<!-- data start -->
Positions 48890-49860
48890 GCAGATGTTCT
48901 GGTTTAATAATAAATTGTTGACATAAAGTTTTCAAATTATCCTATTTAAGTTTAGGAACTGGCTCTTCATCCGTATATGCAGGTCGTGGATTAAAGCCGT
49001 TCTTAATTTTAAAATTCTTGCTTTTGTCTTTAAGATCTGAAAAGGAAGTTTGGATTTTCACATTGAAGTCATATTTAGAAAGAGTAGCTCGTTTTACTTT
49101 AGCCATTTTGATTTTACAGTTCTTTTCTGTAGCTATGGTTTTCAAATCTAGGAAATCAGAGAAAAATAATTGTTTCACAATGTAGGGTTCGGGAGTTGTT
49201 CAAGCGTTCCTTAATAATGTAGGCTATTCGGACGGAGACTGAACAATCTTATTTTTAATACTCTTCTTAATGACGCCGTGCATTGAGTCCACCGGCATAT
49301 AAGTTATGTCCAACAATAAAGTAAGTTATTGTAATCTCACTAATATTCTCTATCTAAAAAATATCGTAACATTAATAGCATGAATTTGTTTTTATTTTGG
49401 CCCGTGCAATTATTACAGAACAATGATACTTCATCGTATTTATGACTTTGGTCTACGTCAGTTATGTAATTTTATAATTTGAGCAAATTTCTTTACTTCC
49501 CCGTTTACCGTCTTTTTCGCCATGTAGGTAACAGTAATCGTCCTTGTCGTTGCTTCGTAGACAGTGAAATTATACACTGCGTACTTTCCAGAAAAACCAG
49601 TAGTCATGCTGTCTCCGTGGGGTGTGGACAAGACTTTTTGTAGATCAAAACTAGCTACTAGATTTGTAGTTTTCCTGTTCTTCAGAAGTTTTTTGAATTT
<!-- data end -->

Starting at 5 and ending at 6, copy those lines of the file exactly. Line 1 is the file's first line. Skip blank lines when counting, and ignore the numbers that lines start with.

49101 AGCCATTTTGATTTTACAGTTCTTTTCTGTAGCTATGGTTTTCAAATCTAGGAAATCAGAGAAAAATAATTGTTTCACAATGTAGGGTTCGGGAGTTGTT
49201 CAAGCGTTCCTTAATAATGTAGGCTATTCGGACGGAGACTGAACAATCTTATTTTTAATACTCTTCTTAATGACGCCGTGCATTGAGTCCACCGGCATAT